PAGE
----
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Optica Publishing Group
  • Applied Spectroscopy
  • Vol. 76,
  • Issue 8,
  • pp. 998-1007
  • (2022)

Dependence on the Lens-to-Target Distance and with the Laser Energy at Constant Irradiance of the Laser-Induced Breakdown Spectroscopy Signal

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Abstract

The emission signal-to-noise ratio (S/N) of a laser-produced plasma on an aluminum target at different focusing distances and at fixed irradiances was investigated. The plasma was produced by a 1064 nm nanosecond-pulsed laser and the energy and irradiances were varied in the 6–110 mJ and 0.4–700 GW cm−2 ranges, respectively. Regardless of the applied laser energy, adjusting the lens-to-target distance, best emission values were obtained for an irradiance of nearly 8 GW cm−2. At lower irradiances, the signal decreases due to less matter removal, while at higher values, the plasma shielding effect prevents the laser from reaching the sample. This mechanism is surpassed when the lens-to-sample distance is close to the nominal focusing value at about 100 GW cm−2. The enhancement of the signal with the focusing distance is due to a combination of an increment of the plasma temperature, electron density, and atomized mass. When the irradiance is kept fixed changing simultaneously the laser energy and the ablated area, an increment of the emission was observed. This is basically due to an increment of the ablated mass while both electron density and temperature do not show significant changes, even though the laser energy increased by more than one order of magnitude.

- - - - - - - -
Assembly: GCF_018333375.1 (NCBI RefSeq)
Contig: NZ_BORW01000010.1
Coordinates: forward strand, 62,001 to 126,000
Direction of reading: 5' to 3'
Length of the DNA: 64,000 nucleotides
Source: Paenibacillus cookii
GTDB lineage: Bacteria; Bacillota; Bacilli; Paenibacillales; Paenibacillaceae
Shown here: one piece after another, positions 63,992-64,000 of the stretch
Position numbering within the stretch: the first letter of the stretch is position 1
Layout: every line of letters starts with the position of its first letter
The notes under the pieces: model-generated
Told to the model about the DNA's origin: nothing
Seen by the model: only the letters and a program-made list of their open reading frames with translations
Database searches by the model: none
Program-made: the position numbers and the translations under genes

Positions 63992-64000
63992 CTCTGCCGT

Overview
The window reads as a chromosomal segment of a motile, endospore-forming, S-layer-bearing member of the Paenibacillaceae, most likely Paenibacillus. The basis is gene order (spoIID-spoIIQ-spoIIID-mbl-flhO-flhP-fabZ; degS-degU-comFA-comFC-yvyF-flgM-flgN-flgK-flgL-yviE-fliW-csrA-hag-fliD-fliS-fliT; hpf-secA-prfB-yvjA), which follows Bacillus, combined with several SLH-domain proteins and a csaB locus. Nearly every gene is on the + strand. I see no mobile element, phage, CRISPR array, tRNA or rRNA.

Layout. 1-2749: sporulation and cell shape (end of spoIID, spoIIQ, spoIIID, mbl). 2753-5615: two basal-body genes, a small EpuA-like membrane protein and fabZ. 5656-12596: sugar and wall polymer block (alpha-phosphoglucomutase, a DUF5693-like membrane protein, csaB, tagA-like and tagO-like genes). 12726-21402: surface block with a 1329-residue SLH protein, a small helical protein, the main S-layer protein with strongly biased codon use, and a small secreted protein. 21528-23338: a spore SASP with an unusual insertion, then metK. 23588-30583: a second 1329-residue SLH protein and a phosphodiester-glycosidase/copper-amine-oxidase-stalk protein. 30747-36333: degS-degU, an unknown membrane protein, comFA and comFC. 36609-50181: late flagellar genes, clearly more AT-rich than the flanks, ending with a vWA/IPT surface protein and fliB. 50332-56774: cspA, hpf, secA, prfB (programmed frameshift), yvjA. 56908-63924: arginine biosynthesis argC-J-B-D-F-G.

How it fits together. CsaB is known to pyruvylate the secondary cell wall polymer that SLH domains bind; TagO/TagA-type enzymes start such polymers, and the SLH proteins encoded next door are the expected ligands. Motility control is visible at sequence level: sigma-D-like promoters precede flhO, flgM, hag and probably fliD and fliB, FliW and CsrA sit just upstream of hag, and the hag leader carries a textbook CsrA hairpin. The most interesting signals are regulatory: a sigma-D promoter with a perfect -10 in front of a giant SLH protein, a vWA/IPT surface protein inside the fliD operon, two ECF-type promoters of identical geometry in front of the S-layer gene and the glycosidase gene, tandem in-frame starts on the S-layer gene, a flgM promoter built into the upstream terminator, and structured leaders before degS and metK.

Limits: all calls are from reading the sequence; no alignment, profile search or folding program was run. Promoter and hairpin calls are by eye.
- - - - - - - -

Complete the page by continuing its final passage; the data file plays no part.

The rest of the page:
© 2022 The Author(s)

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